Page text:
May’s come and gone by several weeks, but I’m only just getting to the short fiction review now because, well, I was busy with stuff. I’m glad I’m finally getting around to it, though, because there were some really ace stories last month and I hope I can convince you to check them out for yourselves.
Swords and Sorcery Magazine #28 starts off with “The Witch of Anûn” by Raphael Ordoñez. It’s the third story of his I’ve read in the past year (both reviewed here at BG previously), all set on the world Antellus, a “paleozoic counter-earth at the cosmic antipodes.”
Cuneaxe has brought his daughter, Una, to a thaumaturge to cure her of an “infestation.” When this fails, he is sent to a temple in the swamps. The clerics there send him in search of the titular witch. Willing to do whatever’s necessary to save his daughter, Cuneaxe journeys to the witch’s home. There he will meet danger he is willing to face and a deal he’d rather not.
His use of Paleozoic flora and fauna makes Antellus feel at once familiar and alien:
The watery crypt received him. The hemlathim were huge, like bald cypresses in the trunk, but with many-legged raised roots and long, leathery leaves. Giant mussels lay half-buried in the clean sand. Tentacled belemnites jetted through the shadows.
Taken together, a larger world is coalescing out of these stories. Bits and pieces of history have been revealed, religious sects and heresies have been alluded to, and dangerous races have been shown to dwell just beyond humanity’s settlements. There’s an intoxicating quality to the world he’s created and with each story I’m increasingly, willingly, being drawn into it.
S&S #28’s second story is the very short (just under 2,000 words) “Narrows” by Jay Requard. The survivors of a band of mercenaries are hired to hunt down a group of bandits and their sorcerous leader, Hamadin. It’s got a nice bit of action and the protagonist, Jishnu, is a decent iteration of the thoughtful professional soldier. My only problem with the story, and perhaps you have to live in the Northeast for this to matter, is that the mercenaries are called the Grinders and it made me imagine sword-wielding sandwiches.
Beneath Ceaseless Skies had one very fine heroic fiction tale during the month of May. The rest were the usual high quality assortment of all sorts of other sf/f fiction. BCS is always put together beautifully and graced with stunning artwork on its front page. May’s picture is called “Kaybor Gate” (click here for full view) and is by artist Alex Ries.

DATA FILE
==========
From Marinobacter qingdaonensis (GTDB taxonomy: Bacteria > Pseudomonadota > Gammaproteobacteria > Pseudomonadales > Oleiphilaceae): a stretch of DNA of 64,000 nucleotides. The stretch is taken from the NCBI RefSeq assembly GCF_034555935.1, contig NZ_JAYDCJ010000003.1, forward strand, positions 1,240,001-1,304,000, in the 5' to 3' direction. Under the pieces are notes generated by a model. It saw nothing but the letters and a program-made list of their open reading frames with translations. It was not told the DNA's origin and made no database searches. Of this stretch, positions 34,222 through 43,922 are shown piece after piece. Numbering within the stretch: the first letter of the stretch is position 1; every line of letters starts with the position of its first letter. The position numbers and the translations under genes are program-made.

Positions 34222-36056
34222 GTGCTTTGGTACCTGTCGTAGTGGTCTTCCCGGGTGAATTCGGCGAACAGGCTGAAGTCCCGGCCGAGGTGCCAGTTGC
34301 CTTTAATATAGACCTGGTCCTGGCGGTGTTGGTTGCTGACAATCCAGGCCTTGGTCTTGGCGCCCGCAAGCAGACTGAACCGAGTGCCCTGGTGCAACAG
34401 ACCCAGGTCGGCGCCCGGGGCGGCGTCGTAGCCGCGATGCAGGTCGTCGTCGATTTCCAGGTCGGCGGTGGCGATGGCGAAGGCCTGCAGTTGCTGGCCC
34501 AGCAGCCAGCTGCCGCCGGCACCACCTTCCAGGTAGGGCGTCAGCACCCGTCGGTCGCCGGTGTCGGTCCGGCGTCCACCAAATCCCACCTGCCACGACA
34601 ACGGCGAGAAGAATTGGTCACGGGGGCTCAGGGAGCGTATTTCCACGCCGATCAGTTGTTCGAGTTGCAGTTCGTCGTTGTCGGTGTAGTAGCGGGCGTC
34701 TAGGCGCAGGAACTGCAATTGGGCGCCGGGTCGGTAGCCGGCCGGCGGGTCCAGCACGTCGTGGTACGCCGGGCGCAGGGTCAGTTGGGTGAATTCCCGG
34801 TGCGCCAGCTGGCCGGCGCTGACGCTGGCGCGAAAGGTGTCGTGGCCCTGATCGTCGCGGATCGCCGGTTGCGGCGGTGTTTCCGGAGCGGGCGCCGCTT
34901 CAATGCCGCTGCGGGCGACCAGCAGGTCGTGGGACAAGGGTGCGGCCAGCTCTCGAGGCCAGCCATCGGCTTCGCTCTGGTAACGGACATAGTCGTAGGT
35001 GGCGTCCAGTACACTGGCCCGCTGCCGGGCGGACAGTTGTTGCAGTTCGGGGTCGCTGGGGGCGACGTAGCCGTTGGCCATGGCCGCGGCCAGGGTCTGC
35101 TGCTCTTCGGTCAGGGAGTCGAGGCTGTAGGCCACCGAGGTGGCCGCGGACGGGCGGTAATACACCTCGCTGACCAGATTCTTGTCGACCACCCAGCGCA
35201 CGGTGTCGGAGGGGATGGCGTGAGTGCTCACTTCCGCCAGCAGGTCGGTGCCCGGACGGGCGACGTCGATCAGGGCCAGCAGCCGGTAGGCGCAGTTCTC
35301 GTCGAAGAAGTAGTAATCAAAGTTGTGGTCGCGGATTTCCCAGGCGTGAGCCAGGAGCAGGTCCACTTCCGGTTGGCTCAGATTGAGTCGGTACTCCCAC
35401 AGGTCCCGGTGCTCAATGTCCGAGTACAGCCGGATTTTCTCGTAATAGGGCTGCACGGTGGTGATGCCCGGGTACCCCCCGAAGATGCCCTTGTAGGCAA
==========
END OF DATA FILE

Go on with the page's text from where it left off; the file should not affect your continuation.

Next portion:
In BCS #148 Garnett Elliot, another author I’ve come to look forward to, brings back the assassin Senjam and a world modeled on Indo-China in “Celestial Venom.” I first encountered Elliot’s wily killer last December in S&S #23 in a fun story called “The Devil’s Mandala,” which was made extra fun by the presence of killer monkeys.
Senjam has been given a mission by the Grandfathers, the rulers of the assassin’s order he belongs to:
Most unworthy Grandsire, debased Taker of Lives, you are charged to travel to Mount Muhundyana and there obtain that rarest poison, the venom of the Gopti Serpent. No great quantity is required. Be aware that agents of the Raj may have already been dispatched to thwart you in this matter.
Senjam arrives at a great tea plantation under the heights of Mount Muhundyana with little to go on besides the directive of the Grandfathers. On the plantation, he meets a serpent charmer employed by the owner to protect his workers and a blind Brahmin. These encounters are followed by a duel between assassins both good and bad, third-eye fu, and a serpent of unusual size. And tea.
Last month, I said I’d review the brand new magazine, Fantasy Scroll. Well, it’s pretty alright and I’ll buy it again. I want to support as many publishers of good short fiction as I can. But for a reviewer of heroic fantasy, there wasn’t much there. I mean, c’mon, you put a great big snarfing flying dragon chasing down a guy on the cover and then no heroic fantasy inside. To be fair, there was some very good content, but still, I felt all sorts of let down.
The closest the magazine gets to S&S is “Letters to the Editor of Tempestas Arcana” by Alex Plummer. It’s not so much a story as a clever riff on wizardry, magic, and an editor’s defense of tradition in the thaumaturgical publishing arts. It served nicely as a digestif to the longer tales in S&S M and BCS.
Another month and another batch of stories. There’s bound to be one of them that’ll please you, so please go out and read them. I know I say this every month, but if heroic fantasy short fiction is to survive, there’s got to be people reading it and letting the authors know their work is being enjoyed.